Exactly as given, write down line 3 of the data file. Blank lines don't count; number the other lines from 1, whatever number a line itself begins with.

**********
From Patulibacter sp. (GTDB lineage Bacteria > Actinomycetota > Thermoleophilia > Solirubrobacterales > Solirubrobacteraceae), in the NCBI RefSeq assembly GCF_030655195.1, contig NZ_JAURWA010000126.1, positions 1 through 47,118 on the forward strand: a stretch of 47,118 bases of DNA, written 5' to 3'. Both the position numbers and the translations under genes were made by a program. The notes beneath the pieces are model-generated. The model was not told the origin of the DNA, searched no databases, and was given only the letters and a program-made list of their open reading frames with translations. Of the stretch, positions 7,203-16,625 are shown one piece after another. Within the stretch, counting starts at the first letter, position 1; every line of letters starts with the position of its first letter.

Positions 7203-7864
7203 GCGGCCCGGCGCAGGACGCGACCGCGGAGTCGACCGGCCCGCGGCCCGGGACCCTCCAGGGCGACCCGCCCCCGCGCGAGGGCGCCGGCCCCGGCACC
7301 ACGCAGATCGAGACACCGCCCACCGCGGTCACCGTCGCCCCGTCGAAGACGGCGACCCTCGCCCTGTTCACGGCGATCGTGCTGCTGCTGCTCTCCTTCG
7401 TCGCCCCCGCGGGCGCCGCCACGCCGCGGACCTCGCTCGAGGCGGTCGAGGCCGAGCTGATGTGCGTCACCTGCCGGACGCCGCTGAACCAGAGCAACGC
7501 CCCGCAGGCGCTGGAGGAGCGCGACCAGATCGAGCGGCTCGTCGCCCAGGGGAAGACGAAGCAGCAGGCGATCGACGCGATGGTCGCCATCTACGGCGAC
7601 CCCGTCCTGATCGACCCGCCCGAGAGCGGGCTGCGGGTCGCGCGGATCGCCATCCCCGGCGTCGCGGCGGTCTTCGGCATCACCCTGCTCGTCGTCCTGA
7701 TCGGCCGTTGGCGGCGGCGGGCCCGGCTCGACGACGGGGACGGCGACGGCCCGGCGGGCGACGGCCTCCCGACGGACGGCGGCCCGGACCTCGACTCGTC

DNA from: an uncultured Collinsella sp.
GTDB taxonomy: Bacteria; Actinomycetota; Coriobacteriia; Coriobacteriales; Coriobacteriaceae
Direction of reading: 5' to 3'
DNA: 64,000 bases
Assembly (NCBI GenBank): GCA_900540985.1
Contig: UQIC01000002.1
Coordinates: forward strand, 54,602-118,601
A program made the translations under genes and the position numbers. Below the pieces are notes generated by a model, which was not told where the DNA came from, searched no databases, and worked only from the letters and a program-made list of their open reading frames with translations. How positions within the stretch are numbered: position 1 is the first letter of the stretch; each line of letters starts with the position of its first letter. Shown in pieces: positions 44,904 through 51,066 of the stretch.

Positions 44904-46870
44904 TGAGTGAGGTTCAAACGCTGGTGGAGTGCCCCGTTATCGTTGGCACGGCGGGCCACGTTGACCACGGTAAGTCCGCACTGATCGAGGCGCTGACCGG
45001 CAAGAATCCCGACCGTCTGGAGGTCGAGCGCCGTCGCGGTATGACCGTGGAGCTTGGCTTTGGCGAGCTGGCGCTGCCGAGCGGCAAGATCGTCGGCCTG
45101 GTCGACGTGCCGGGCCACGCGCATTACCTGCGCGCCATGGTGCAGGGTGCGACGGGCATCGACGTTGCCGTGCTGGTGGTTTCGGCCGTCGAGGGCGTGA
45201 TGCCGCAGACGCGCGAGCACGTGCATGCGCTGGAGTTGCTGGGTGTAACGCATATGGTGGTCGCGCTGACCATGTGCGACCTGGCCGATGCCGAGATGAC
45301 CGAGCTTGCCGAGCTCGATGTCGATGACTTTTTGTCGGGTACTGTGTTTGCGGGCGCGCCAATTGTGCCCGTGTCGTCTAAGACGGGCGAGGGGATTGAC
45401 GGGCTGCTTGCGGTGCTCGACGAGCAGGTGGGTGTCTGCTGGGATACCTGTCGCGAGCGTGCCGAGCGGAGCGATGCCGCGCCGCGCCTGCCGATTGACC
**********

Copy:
7203 GCGGCCCGGCGCAGGACGCGACCGCGGAGTCGACCGGCCCGCGGCCCGGGACCCTCCAGGGCGACCCGCCCCCGCGCGAGGGCGCCGGCCCCGGCACC